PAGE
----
New Windows malware strain creeps quietly past your antivirus

Security researchers have discovered a new malware campaign that uses code signing certificates and other techniques to avoid detection by antivirus software. A recent blog post from Elastic Security, the cybersecurity firm, reveals that its researchers discovered a cluster of malicious activity after reviewing its threat prevention telemetry.

Cybercriminals are getting smarter. They have figured out how to use valid digital certificates to sign their malware, so security programs won’t find them. However, this new campaign from Blister is different. The cybercriminals have created a new kind of loader for the malware. It has been named Blister by researchers because it burns like a blister on the skin, but you will never see it until it is too late.

With the help of valid code signing certificates and other counter-detection measures, these cybercriminals have been running this campaign for the past few months.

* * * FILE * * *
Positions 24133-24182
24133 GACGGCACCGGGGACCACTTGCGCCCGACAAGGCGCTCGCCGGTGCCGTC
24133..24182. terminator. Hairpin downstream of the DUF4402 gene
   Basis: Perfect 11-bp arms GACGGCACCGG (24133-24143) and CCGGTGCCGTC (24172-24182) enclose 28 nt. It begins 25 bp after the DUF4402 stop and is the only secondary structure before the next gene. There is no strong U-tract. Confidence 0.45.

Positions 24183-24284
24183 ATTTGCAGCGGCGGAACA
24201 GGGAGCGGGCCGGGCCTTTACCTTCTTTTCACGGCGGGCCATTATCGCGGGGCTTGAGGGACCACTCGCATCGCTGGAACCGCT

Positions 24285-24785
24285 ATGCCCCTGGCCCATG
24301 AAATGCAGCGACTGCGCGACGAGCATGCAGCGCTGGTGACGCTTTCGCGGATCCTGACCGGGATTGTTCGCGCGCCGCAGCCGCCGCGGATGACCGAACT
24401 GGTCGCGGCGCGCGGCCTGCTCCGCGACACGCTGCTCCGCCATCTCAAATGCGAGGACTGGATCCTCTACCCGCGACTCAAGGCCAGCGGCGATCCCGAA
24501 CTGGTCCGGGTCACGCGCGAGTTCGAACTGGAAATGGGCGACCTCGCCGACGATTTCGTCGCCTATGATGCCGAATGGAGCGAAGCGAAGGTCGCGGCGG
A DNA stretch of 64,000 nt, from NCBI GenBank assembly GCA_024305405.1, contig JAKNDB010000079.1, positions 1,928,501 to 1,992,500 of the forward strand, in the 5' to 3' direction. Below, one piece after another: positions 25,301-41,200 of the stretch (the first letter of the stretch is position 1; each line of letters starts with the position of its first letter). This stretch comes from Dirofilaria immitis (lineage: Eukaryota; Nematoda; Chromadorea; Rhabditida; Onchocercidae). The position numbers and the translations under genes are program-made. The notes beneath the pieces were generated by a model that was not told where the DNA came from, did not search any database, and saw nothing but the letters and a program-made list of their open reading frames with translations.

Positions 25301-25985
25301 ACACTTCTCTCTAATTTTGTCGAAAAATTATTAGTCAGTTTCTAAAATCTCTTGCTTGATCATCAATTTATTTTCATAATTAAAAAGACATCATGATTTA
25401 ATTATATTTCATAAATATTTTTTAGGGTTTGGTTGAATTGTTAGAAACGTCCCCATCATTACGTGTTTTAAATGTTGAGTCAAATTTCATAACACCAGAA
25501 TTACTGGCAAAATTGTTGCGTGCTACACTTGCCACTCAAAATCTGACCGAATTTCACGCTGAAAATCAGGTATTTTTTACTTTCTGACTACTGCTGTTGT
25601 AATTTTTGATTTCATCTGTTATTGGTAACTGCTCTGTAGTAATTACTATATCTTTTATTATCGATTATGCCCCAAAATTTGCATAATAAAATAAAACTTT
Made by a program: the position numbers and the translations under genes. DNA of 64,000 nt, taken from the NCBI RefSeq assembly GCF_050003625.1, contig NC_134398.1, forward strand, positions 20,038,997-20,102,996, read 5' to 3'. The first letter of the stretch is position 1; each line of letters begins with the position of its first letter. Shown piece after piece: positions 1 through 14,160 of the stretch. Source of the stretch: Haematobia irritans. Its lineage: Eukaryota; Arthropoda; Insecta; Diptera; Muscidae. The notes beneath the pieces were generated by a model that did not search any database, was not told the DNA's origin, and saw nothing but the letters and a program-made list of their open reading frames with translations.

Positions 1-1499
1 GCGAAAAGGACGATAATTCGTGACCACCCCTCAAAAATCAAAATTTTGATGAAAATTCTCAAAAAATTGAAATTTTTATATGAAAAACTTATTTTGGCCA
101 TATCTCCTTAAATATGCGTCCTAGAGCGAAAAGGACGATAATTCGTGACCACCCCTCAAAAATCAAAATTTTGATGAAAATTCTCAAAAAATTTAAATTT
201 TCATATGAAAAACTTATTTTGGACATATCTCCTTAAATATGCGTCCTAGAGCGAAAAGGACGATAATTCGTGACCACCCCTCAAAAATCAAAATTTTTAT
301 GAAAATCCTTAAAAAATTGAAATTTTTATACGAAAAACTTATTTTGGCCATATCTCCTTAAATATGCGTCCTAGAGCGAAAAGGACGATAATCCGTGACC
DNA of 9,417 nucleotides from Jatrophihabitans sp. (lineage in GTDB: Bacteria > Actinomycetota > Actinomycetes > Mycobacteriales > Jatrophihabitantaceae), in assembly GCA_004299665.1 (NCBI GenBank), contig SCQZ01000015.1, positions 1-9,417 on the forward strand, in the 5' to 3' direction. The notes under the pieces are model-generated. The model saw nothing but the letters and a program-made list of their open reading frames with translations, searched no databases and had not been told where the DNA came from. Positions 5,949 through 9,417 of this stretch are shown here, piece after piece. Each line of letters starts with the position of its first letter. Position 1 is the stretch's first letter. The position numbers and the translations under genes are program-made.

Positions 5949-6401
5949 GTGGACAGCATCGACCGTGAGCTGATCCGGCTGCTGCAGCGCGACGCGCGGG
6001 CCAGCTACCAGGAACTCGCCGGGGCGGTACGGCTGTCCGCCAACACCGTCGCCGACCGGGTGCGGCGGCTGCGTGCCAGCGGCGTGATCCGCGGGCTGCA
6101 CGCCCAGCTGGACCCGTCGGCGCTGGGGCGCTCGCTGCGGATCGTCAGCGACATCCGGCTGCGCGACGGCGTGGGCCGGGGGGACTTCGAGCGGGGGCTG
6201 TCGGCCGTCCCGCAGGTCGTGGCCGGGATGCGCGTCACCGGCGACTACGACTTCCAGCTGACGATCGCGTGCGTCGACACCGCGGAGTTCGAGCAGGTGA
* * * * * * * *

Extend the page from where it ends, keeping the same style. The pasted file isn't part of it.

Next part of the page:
Blister malware

Cybercriminals have been using a code-signing certificate issued by Sectigo for a company called Blist LLC. This is how the malware was named Blister. It is also possible that the criminals are based in Russia because they use Mail.Ru as their email service.

This cybercrime group used several techniques to remain undetected. They embedded the malware into an innocent library, and then used a malicious rundll32 command to launch it with elevated privileges. The code is heavily obfuscated and was stored in the resource section of the library. Once executed, the malware decodes code that is used to ensure its survival on a computer system.

Blister is a type of malware that first decrypts its payload. This payload gives the malware the ability to move laterally across a victim’s network and access a Windows system remotely. Blister also gains persistence on an infected machine by storing a copy in ProgramData as well as another posing as rundll32.exe. In addition, Blister adds itself to Windows startup locations.

Elastic Security has notified Sectigo to have Blister’s code signing certificate revoked. But it’s only a matter of time a new certificate is generated to be used in the attack all over again.

I hope this article was helpful, if you have any questions, please feel free to contact me. If you would like to be notified of when I create a new post, you can subscribe to my blog alert.

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Patrick Domingues

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